Blue Ridge, GA
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Just over two hours from Knoxville, Tennessee, you can experience luxurious mountain cabins, breathtaking natural landscapes, and maintained trails that guide through the lush forested mountain town to waterfalls in the Blue Ridge Foothills. Visitors can enjoy Blue Ridge all year round with excellent trout fishing in the spring and exciting outdoor recreation through the summer. Downtown Blue Ridge is artsy with many local galleries, performance theater, and craft breweries. The live music scene is vibrant throughout the mountain town that is also home to the Blue Ridge Scenic Railway and historic depot.

152 Orvin Lance Drive, Blue Ridge, GA, 30513, Phone: 706-632-5680

8. Roanoke, VA

Roanoke, VA
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Historic Roanoke Virginia is only four hours from Knoxville and is an island set against the Blue Ridge Mountains. The island is famous for the lost colony of Roanoke established by Walter Raleigh in 1585. Roanoke is America’s East Coast Mountain Biking Capital with many opportunities for outdoor recreation such as kayaking and paddling on the Upper James River Water Trail. Visitors who prefer the great indoors can explore galleries, museums, and boutiques in historic downtown Roanoke. The historic city also hosts many cultural events and festivals and has an exciting nightlife for adults. There are also several hotels, bed & breakfasts, inns, and motels, as well as cabins and campgrounds for lodgings.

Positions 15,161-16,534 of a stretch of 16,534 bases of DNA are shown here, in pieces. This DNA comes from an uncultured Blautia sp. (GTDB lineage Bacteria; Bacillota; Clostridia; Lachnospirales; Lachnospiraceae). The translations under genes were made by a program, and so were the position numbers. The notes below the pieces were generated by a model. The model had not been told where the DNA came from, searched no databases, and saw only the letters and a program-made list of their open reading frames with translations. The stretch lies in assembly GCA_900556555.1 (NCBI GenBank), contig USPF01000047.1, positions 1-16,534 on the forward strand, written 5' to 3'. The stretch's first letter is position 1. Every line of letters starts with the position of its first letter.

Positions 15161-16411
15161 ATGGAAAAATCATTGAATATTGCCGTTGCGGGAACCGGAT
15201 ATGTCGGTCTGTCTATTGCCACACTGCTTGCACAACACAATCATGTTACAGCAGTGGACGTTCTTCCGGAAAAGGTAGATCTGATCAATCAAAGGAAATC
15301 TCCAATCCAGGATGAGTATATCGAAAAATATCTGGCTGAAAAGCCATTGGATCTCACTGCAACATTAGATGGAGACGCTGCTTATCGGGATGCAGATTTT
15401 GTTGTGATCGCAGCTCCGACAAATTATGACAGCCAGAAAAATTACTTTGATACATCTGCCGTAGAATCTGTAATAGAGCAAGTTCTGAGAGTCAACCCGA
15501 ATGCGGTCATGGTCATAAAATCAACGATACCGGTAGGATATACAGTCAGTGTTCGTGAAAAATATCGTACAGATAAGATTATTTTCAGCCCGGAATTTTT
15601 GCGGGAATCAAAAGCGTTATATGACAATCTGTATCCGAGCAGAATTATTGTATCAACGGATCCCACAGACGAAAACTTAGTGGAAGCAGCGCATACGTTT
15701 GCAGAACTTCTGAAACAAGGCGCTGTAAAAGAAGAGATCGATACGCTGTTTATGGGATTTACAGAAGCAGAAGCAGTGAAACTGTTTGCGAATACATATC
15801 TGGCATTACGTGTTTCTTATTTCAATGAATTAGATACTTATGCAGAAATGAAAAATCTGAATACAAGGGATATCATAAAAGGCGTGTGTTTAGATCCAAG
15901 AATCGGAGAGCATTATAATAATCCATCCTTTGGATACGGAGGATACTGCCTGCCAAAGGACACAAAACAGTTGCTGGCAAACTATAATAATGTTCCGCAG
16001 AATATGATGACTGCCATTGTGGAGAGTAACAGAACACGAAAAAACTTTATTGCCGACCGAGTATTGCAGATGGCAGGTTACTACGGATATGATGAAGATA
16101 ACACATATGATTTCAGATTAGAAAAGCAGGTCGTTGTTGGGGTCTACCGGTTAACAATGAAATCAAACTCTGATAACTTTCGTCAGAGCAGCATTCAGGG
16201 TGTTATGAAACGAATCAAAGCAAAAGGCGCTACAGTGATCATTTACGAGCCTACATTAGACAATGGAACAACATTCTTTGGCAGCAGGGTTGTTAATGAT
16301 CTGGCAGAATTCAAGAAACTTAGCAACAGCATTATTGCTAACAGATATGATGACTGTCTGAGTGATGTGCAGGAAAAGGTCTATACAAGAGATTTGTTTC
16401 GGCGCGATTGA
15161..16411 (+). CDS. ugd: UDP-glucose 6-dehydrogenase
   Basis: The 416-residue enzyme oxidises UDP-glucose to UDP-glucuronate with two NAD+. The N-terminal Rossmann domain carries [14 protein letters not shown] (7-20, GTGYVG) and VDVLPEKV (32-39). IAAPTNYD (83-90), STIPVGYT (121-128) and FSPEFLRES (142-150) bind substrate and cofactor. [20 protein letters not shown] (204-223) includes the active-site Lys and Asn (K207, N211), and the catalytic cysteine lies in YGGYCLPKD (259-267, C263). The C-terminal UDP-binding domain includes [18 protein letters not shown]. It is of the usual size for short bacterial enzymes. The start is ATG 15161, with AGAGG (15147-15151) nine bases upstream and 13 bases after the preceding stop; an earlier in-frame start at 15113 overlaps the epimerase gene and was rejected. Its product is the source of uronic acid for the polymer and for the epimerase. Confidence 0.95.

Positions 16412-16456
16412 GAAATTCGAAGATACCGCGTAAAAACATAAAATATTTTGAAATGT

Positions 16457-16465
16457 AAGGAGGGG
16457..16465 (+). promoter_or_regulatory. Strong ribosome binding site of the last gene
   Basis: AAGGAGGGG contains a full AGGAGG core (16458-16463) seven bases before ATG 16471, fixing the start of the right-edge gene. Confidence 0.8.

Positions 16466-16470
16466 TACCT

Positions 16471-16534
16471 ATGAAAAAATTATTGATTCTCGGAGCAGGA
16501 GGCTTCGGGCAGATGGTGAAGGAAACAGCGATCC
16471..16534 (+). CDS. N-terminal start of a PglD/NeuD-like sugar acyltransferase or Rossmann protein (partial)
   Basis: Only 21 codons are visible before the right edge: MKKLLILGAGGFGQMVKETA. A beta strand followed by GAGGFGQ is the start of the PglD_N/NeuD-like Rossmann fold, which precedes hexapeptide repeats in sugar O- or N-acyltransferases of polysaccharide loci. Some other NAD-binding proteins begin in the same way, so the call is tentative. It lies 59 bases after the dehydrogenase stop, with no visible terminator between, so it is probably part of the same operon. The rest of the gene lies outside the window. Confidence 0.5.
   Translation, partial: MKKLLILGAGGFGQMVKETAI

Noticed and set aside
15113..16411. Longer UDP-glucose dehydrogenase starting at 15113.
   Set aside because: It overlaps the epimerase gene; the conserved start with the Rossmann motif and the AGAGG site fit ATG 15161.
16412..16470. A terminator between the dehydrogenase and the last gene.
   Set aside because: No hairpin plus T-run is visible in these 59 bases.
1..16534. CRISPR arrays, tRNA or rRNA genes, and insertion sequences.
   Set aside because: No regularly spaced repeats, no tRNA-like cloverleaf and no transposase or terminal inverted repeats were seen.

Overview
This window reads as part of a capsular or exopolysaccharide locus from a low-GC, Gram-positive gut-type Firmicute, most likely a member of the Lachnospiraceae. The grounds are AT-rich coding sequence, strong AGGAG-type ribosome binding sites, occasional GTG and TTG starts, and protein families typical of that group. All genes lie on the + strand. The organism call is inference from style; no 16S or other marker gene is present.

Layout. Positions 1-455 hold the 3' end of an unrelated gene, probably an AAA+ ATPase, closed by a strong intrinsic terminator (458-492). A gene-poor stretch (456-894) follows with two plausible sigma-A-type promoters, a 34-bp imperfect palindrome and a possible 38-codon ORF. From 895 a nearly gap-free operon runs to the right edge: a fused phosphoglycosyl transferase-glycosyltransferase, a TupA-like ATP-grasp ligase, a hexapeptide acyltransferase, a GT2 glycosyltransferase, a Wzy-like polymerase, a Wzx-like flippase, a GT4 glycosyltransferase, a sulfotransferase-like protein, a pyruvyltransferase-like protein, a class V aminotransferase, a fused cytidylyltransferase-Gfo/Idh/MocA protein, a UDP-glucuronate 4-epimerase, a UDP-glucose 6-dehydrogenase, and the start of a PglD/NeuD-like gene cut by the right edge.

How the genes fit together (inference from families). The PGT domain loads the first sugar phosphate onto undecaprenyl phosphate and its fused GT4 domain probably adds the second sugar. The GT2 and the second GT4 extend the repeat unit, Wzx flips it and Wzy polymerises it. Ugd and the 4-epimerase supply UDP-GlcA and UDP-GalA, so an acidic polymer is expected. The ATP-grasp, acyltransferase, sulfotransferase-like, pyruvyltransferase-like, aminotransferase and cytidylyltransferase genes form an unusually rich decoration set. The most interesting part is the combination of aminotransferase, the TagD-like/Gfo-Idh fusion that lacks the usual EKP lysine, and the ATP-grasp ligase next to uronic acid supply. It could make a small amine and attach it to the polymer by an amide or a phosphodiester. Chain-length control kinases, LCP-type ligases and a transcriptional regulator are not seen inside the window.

101 Shenandoah Avenue NE, Roanoke, VA 24016, Phone: 540-342-6025

9. Huntsville, AL

Huntsville, AL
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Huntsville, Alabama, is a vibrant southern city that has a bustling culture and rich history. Huntsville is home to the U.S. Space & Rocket Center, Burritt on the Mountain, Historic Huntsville Depot, Alabama Constitution Village. There are also three historic neighborhoods to explore—Five Pints, Old Town, and Twickenham. The history of Huntsville from the Civil War through the Space Age can be explored through guided walking tours. Visitors wanting to explore the great outdoors in Huntsville can spend the day at Ditto Landing on the Tennessee River, hike at Monte Sano State Park, or take self-guided tours of the city’s urban walking and biking trails.

500 Church Street NW, Suite One, Huntsville, AL, 35801, Phone: 256-551-2230

10. Atlanta, GA

Atlanta, GA